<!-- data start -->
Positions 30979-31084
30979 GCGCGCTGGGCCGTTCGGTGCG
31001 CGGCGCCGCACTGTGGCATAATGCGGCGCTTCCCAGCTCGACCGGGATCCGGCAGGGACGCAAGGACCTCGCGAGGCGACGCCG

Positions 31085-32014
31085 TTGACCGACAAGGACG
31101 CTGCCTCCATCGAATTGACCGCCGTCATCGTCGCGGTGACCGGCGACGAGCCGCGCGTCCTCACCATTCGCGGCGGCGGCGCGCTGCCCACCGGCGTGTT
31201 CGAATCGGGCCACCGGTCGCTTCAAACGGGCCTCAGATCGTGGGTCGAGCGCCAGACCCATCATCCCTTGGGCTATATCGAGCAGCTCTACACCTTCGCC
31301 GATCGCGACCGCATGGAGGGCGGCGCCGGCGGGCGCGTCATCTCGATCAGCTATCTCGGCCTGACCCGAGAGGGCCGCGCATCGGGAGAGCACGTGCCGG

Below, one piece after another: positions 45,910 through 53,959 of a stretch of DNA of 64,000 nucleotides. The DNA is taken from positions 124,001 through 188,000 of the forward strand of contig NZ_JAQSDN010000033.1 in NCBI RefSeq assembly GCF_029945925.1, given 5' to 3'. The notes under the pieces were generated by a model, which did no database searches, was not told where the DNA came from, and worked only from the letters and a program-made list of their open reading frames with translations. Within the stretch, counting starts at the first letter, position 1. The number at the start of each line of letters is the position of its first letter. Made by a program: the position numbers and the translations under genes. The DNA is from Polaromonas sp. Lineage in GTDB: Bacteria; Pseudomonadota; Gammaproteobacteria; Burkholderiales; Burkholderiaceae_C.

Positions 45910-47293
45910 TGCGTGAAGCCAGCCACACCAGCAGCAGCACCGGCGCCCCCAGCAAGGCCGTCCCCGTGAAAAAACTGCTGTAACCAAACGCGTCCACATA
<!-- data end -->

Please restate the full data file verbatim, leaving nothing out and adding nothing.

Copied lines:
Positions 30979-31084
30979 GCGCGCTGGGCCGTTCGGTGCG
31001 CGGCGCCGCACTGTGGCATAATGCGGCGCTTCCCAGCTCGACCGGGATCCGGCAGGGACGCAAGGACCTCGCGAGGCGACGCCG

Positions 31085-32014
31085 TTGACCGACAAGGACG
31101 CTGCCTCCATCGAATTGACCGCCGTCATCGTCGCGGTGACCGGCGACGAGCCGCGCGTCCTCACCATTCGCGGCGGCGGCGCGCTGCCCACCGGCGTGTT
31201 CGAATCGGGCCACCGGTCGCTTCAAACGGGCCTCAGATCGTGGGTCGAGCGCCAGACCCATCATCCCTTGGGCTATATCGAGCAGCTCTACACCTTCGCC
31301 GATCGCGACCGCATGGAGGGCGGCGCCGGCGGGCGCGTCATCTCGATCAGCTATCTCGGCCTGACCCGAGAGGGCCGCGCATCGGGAGAGCACGTGCCGG

Below, one piece after another: positions 45,910 through 53,959 of a stretch of DNA of 64,000 nucleotides. The DNA is taken from positions 124,001 through 188,000 of the forward strand of contig NZ_JAQSDN010000033.1 in NCBI RefSeq assembly GCF_029945925.1, given 5' to 3'. The notes under the pieces were generated by a model, which did no database searches, was not told where the DNA came from, and worked only from the letters and a program-made list of their open reading frames with translations. Within the stretch, counting starts at the first letter, position 1. The number at the start of each line of letters is the position of its first letter. Made by a program: the position numbers and the translations under genes. The DNA is from Polaromonas sp. Lineage in GTDB: Bacteria; Pseudomonadota; Gammaproteobacteria; Burkholderiales; Burkholderiaceae_C.

Positions 45910-47293
45910 TGCGTGAAGCCAGCCACACCAGCAGCAGCACCGGCGCCCCCAGCAAGGCCGTCCCCGTGAAAAAACTGCTGTAACCAAACGCGTCCACATA